# Using asymptotic definitions to prove or disprove statements

The statement I am trying to prove or disprove is $$(2^n)^{1/3} \in \Theta (2n)$$. I think this is false so I attempted to disprove it. Below is my proof (disproof). I want to make sure that a) I am correct in my thought that the initial statement is false and b) My proof is a complete/well-formulated asymptotic proof. This is my first time writing my own proof like this so I am very unsure. I based the structure/strategy on the proof by account named Alt found at this link: Big O notation - Proving that a function is not O(n)

Any help is appreciated, thank you

Let $$f(n) = (2^n)^{\frac{1}{3}}$$. Suppose for contradiction that $$f(n) \in \Theta (2^n)$$. Then, by definition of Big-Theta, $$f(n) \in \Omega (2^n)$$. Then, by definition of Big-Omega, there exist positive constants $$c$$ and $$n_0$$ such that $$f(n) \geq c * 2^n$$ for all $$n \geq n_0$$. By substituting, this becomes $$(2^n)^{\frac{1}{3}} = 2^{n/3} \geq c* 2^n$$. Take the $$log_2$$ of both sides to get $$log_2(2^{n/3}) = \frac{n}{3} \geq log_2(c*2^n) = log_2(c) + log_2(2^n) = log_2(c) + n$$. Then, we are left with the inequality $$\frac{n}{3} \geq log_2(c) + n$$. Subtract $$log_2(c)$$ from both sides (and flip the inequality) to get $$n\leq \frac{n}{3} - log_2(c)$$. However, since the equality should hold for all n's and it doesn't hold for $$n=\frac{n}{3} - log_2(c) + 1$$,then there is a contradiction in the initial assumption. Therefore, $$f(n) \not\in \Theta (2^n)$$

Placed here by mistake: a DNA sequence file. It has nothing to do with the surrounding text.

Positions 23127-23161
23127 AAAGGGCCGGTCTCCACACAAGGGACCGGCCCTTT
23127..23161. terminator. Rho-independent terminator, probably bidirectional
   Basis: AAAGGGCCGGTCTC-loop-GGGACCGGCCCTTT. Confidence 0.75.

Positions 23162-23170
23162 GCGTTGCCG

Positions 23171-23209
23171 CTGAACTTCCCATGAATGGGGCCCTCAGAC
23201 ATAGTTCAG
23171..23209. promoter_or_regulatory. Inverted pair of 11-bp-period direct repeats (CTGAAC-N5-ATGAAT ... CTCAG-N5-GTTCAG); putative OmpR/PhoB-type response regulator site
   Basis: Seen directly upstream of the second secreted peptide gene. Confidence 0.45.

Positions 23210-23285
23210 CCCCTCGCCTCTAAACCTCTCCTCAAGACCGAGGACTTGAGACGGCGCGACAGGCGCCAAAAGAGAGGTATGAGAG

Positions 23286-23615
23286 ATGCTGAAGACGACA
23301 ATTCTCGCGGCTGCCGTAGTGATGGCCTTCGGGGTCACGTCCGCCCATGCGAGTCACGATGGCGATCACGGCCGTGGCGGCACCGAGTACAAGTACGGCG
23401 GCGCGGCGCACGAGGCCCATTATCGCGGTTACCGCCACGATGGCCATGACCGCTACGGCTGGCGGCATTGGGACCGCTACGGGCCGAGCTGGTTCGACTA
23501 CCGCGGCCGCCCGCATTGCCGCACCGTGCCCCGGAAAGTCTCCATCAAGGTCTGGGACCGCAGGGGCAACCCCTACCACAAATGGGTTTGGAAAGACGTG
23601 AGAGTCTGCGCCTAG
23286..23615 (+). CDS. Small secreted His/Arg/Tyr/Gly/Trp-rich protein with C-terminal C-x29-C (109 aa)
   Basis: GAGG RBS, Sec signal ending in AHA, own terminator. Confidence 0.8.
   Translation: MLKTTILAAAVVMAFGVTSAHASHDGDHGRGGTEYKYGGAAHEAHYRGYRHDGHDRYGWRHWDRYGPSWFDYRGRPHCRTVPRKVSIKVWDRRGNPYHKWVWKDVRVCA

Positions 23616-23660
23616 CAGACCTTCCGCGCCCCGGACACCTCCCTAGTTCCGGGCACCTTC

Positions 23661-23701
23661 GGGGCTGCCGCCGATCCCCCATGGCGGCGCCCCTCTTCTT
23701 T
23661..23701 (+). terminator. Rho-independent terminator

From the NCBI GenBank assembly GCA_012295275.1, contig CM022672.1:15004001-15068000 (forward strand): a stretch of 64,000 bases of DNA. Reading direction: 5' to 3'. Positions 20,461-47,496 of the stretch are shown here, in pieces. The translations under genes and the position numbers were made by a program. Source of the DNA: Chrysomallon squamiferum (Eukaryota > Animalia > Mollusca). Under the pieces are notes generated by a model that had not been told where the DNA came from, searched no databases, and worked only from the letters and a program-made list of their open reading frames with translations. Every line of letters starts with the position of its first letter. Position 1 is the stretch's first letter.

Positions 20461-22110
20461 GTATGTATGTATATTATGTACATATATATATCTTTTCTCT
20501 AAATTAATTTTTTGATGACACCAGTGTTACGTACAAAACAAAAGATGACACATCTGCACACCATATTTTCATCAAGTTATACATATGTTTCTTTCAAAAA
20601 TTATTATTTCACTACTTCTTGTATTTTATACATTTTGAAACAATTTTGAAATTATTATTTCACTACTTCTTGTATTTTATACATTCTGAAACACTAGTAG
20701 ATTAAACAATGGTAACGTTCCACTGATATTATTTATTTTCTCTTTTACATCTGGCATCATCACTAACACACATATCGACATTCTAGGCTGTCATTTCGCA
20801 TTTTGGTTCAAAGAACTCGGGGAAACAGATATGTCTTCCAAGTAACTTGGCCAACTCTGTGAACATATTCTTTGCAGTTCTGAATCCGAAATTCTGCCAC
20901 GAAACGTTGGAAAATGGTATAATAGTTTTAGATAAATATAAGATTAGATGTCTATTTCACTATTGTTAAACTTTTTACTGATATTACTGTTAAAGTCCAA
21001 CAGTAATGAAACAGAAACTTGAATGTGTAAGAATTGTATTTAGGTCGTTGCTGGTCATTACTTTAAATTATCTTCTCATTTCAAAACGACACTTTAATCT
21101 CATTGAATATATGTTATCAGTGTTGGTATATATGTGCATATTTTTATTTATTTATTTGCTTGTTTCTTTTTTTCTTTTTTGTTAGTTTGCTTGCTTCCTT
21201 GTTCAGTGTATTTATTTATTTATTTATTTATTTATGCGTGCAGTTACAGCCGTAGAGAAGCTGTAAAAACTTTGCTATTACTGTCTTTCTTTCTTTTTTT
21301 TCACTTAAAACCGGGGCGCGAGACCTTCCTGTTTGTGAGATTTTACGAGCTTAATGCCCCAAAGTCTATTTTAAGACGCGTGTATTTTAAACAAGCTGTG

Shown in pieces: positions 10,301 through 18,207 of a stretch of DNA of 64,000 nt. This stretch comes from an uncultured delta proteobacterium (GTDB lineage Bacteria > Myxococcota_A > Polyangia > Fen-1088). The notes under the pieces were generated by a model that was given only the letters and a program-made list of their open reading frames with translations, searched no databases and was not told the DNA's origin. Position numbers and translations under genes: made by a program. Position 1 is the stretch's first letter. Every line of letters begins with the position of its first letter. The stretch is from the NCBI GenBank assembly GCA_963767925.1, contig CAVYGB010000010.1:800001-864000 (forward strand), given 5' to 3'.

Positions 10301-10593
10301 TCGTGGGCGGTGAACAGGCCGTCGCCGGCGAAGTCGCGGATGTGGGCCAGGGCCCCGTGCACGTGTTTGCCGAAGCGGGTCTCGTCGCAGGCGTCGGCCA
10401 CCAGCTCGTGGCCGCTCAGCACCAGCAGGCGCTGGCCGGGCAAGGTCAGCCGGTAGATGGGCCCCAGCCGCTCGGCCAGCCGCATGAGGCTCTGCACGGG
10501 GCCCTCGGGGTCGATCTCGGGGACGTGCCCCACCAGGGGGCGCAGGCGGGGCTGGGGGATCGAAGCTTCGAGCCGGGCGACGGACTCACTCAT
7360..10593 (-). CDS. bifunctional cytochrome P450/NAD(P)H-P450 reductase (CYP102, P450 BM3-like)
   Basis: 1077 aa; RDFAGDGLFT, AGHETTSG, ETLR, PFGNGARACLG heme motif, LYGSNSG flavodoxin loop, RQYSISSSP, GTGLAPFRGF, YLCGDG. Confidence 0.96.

Your work is fine. To see that $$f(n) \in \Omega(2^n)$$ is false, it suffices to note that $$\frac{f(n)}{2^n} = 2^{-2n/3} \to 0$$ as $$n \to \infty$$, which is essentially what you showed.